While both Democrats and Republicans had their reasons to celebrate on election night, the one clear winner was cannabis. Voters in Michigan went to the polls and became the first state in the Midwest to legalize recreational cannabis with the initiative passing with 56 percent of the vote. Traditionally deep red states of Missouri and Utah legalized medical marijuana use in the state. Pro-legalization governors won in Illinois, Minnesota, Michigan, New Mexico, New York and Wisconsin with Illinois Democratic Governor-elect J.B. Pritzker saying, “Let’s legalize, tax and regulate marijuana,” in his victory speech after making cannabis legalization a center piece of his campaign.
Another win for cannabis came in the federal elections with Rep. Pete Sessions, R-Texas, being beat by Democrat Colin Allred. During his time as the chairman of the House Rules Committee, Session has systematically blocked virtually every single proposed cannabis amendment from reaching a floor vote, including provisions that would have increased veterans’ access to medical marijuana, protecting state cannabis laws from federal interference and allowing cannabis companies to access banking services. Curiosity of Marijuana Moment, a full list can be viewed here. There are still roadblocks for cannabis reform at the federal level. The Senate is still controlled by Republicans and led by Sen. Mitch McConnell, R-Kentucky, who does not support cannabis reform, although he is an advocate for legalizing hemp which would be a benefit to his home state. President Trump signaled his support for a pending bill that would support states’ rights as they implement their own marijuana laws. The bill, the Strengthening the Tenth Amendment Entrusting States (STATES) Act, would amend the federal Controlled Substances Act to exempt state-legal marijuana activity from its provisions.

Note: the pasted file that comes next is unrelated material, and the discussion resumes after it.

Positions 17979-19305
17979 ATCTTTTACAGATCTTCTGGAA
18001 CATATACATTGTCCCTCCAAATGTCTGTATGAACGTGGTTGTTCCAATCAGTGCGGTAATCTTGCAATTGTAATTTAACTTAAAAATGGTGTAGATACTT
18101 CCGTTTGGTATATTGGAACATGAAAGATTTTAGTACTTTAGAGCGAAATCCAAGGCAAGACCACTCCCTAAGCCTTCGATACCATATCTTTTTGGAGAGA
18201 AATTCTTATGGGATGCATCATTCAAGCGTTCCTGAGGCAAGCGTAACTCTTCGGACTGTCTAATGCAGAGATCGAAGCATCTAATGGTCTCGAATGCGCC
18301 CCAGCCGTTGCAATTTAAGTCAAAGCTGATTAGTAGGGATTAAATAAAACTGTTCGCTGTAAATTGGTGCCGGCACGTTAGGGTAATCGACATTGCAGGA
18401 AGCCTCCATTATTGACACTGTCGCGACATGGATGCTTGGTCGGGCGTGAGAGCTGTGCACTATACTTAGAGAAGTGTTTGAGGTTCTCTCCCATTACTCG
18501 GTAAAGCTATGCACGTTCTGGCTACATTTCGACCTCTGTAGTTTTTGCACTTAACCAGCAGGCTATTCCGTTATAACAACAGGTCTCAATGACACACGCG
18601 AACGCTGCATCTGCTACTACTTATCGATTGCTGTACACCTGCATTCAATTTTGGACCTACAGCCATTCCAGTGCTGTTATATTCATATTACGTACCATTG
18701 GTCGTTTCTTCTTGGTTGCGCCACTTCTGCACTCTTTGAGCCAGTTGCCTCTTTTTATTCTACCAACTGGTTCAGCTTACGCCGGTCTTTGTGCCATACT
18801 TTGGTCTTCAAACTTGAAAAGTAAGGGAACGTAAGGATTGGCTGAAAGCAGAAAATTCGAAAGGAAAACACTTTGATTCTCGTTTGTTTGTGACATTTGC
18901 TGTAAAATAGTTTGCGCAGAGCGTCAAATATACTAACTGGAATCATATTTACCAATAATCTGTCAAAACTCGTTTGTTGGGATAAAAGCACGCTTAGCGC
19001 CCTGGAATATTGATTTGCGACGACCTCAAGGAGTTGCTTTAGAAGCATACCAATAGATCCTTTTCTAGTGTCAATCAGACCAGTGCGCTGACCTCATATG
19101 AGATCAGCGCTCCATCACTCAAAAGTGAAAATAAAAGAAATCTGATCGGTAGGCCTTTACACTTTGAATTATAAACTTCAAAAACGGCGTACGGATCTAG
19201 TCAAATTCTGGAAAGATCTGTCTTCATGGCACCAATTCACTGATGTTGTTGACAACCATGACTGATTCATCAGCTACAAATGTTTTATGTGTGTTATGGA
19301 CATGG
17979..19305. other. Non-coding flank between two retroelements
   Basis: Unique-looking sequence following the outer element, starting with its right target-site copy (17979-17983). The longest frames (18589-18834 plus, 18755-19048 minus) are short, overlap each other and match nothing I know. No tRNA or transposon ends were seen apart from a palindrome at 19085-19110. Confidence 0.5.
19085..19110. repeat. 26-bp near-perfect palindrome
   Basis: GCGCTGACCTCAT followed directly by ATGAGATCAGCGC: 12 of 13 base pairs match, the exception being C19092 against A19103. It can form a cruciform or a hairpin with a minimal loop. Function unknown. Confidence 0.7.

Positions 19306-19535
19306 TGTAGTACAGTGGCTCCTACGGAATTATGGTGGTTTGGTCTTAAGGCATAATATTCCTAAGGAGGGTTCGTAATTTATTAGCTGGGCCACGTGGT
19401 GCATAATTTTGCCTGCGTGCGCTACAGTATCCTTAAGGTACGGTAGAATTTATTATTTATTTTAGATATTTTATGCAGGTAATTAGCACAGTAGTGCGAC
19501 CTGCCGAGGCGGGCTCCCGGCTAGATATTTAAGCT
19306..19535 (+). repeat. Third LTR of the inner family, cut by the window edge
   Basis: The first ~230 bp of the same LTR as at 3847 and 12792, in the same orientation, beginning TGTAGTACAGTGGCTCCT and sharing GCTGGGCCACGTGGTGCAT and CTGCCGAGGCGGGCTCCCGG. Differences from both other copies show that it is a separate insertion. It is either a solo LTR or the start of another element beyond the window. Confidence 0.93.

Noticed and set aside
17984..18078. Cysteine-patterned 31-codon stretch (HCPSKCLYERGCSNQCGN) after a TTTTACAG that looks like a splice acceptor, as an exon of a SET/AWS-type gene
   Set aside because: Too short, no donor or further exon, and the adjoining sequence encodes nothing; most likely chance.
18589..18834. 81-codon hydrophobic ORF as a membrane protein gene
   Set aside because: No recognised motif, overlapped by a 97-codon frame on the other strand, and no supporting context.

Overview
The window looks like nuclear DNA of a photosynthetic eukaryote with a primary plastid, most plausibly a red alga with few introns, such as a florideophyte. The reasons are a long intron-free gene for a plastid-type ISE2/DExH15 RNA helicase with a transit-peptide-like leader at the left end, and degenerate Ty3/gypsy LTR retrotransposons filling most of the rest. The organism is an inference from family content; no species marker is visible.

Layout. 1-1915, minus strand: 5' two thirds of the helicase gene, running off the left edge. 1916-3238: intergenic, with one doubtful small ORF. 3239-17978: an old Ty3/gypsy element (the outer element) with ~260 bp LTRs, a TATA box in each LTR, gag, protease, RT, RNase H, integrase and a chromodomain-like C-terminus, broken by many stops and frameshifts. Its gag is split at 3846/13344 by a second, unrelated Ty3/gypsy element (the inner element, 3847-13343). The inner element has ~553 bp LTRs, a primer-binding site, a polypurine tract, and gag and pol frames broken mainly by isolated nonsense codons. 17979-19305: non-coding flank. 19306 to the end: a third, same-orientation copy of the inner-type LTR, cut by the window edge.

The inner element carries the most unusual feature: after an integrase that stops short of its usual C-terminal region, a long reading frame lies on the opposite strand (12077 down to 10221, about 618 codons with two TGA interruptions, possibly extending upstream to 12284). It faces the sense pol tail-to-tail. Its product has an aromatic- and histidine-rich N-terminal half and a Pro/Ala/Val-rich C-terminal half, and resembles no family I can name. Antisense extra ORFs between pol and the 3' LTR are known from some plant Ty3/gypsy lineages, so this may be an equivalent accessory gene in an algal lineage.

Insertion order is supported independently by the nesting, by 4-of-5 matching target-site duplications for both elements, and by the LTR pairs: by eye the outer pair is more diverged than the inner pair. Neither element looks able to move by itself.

An ongoing poll by Gallup shows that two out of every three Americans (66 percent) support legalizing cannabis. The graph below shows data from the last 50 years they have been conducting the poll.
Given these big wins on election night and the majority of Americans supporting legalization, look to cannabis to be a main policy topic during the 2020 presidential campaigns and beyond.